U.S. regulators accused Fiat Chrysler Automobiles of violating emissions standards in more than 100,000 diesel vehicles, spawning concerns among investors that the company could become ensnared in a scandal like the one that engulfed Volkswagen Group and cost the German automaker billions of dollars.

The Obama administration's Environmental Protection Agency said Thursday that Fiat Chrysler installed software on about 104,000 pickup trucks and sport-utility vehicles that spewed harmful pollutants while failing to disclose the technology, thus cheating emissions standards.

The allegations involve the 2014, 2015 and 2016 Jeep Grand Cherokee and light-duty Ram 1500 trucks with 3-liter diesel engines.

The EPA said the automaker installed eight different undisclosed software programs on the vehicles, collectively causing them to spew harmful nitrous oxide emissions, which can exacerbate respiratory conditions.

"This is a clear and serious violation of the Clean Air Act," Cynthia Giles, assistant administrator for EPA’s Office of Enforcement and Compliance Assurance, told reporters. "There is no doubt they are contributing to illegal pollution."

Fiat Chrysler CEO Sergio Marchionne blasted the EPA in a quickly arranged press call, saying he was offended by the agency's "incredibly belligerent" attacks on the auto industry and that his company had done "nothing" illegally.

"There is nothing in common between the VW reality and what we are describing here," he said, saying it's "absolute nonsense" to suggest so and anything who disagrees with him is "smoking illegal material."

He added: "We're trying to do an honest job here. We're not trying to break the bloody law."

Marchionne rejected the suggestion that rogue employees could have schemed to violate EPA laws. "If I found a guy like that, I would have hung them on a door," he said.

Fiat Chrysler (FCAU) shares trading on the New York Stock Exchange were down about 9% after initially tumbling 14% on the news as investors fretted about the financial implications.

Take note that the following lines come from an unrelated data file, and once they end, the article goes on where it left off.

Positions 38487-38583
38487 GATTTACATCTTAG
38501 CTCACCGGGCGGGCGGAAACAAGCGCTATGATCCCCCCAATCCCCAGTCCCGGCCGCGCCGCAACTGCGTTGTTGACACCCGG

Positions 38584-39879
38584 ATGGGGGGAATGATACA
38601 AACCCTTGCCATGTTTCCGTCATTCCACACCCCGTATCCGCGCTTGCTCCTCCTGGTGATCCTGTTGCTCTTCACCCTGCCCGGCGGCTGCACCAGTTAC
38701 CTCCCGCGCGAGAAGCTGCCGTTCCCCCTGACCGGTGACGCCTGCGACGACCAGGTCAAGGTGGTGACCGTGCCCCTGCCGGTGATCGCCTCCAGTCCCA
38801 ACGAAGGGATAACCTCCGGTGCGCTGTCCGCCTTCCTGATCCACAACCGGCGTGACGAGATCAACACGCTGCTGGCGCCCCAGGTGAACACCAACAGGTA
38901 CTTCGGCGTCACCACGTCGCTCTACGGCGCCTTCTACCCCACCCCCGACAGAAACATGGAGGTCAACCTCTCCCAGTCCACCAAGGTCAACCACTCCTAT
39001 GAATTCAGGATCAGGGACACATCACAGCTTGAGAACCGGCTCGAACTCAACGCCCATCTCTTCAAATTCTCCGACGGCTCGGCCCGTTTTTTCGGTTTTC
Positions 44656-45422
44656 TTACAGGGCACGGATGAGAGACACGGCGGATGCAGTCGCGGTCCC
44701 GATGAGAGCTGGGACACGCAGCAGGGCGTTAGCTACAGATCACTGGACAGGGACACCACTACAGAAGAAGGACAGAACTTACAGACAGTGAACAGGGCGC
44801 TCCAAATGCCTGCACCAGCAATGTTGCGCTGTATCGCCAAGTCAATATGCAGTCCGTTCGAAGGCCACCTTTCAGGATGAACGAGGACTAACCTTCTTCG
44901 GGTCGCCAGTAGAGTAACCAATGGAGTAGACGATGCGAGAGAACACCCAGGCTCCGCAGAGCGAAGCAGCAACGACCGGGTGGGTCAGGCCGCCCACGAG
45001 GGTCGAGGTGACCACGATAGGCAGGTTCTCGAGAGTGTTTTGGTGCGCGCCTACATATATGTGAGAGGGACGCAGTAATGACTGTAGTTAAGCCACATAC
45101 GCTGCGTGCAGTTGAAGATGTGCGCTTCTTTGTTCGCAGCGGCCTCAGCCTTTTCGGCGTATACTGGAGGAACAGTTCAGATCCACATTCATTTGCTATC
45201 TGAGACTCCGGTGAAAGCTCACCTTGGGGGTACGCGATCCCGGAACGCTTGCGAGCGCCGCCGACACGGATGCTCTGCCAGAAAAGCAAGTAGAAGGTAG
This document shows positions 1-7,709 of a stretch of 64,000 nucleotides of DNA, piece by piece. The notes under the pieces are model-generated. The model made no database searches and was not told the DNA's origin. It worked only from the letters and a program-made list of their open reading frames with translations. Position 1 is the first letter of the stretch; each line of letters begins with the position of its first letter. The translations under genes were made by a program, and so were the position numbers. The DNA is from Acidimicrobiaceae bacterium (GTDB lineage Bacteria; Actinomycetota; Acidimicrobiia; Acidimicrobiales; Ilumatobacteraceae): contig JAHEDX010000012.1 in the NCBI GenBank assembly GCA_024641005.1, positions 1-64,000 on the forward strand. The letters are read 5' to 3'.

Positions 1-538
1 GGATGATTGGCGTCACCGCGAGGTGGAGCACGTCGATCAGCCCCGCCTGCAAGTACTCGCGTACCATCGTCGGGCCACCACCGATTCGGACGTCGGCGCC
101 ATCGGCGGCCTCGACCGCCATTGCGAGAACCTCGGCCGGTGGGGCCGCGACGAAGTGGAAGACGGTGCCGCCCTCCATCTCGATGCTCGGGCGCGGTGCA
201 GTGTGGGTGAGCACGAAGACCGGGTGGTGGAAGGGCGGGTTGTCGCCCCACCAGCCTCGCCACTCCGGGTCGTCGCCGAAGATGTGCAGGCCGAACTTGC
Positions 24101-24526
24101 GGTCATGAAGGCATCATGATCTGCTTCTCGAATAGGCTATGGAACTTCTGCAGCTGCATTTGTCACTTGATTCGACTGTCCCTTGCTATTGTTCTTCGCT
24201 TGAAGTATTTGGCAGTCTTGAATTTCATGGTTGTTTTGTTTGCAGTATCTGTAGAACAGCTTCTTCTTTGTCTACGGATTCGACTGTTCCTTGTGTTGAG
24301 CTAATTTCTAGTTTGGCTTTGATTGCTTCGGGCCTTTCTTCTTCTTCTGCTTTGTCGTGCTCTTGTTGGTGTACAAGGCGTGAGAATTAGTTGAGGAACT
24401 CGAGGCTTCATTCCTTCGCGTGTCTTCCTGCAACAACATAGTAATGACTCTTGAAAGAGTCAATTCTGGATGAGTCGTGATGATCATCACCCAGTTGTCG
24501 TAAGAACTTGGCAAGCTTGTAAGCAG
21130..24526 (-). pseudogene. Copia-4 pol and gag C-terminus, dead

Several analysts said the company's sin may have been solely of disclosure, not an intentionally deceptive act like that at VW.

"Software which adjusts the emissions of an engine is standard practice across the industry," Evercore ISI analyst Arndt Ellinghorst said in a note to investors. "It is the failure to disclose which seems to be the primary cause of concern at the EPA."

The EPA has the authority to fine automakers up to $44,539 per vehicle for the worst violations of the Clean Air Act. The agency threatened possible fines on Thursday if it determines that the software installed on the vehicles qualify as illegal "defeat devices" under U.S. laws.

But it's possible the incoming Trump administration won't continue the Obama administration's investigation or won't crack down as aggressively.

"We find it very, very strange it would happen before this administration changes over," Marchionne said.

Kelley Blue Book analyst Rebecca Lindland said there was no indication that Fiat Chrysler had intentionally cheated.

"So they're not meeting the standards, but right now it doesn't appear to be the same type of deliberate act that Volkswagen admitted to," she said.

Still, Fiat Chrysler said in a statement that it had offered to the EPA to develop software fixes to "further improve emissions performance" because it wants to "resolve this matter fairly and equitably."

The vehicles were programmed with software that violated standards and was not disclosed to the EPA, Giles said. In lab testing, the vehicles met standards but at high speeds and in extended driving they violate regulations, EPA's Giles said.

"That means that the vehicles were sold illegally," she said.

But Lindland said the sin might have been a failure to mention the technology when requesting EPA certification to sell the vehicles.

"It's like bringing a calculator to your math test -- you're allowed to bring it and it's one thing to have it on your desk, but it's another thing to have it in your lap," she said.

The EPA said it discovered the alleged violations after expanding its testing of on-road vehicle performance following the Volkswagen scandal.

Volkswagen admitted to cheating emissions laws on more than half a million vehicles and has since agreed to criminal and civil settlements totaling nearly $22 billion. Six VW executives were charged Wednesday with allegedly weaving a conspiracy to dodge regulations while the company pled guilty to similar charges on a corporate level.

In Volkswagen's case, vehicles were spewing NOx emissions at rates of up to 40 times the U.S. standard. Giles declined to provide a comparable assessment for Fiat Chrysler.

But Marchionne sought to distance Fiat Chrysler from VW.

"To be perfectly honest I think it's being blown out of proportion," he said. "I find this to be a bizarre characterization of FCA's activities and we will defend our behavior."

Unlike VW, the EPA has not yet ordered Fiat Chrysler to halt sales of diesel vehicles accused of violations. And Marchionne said he would not stop sales proactively.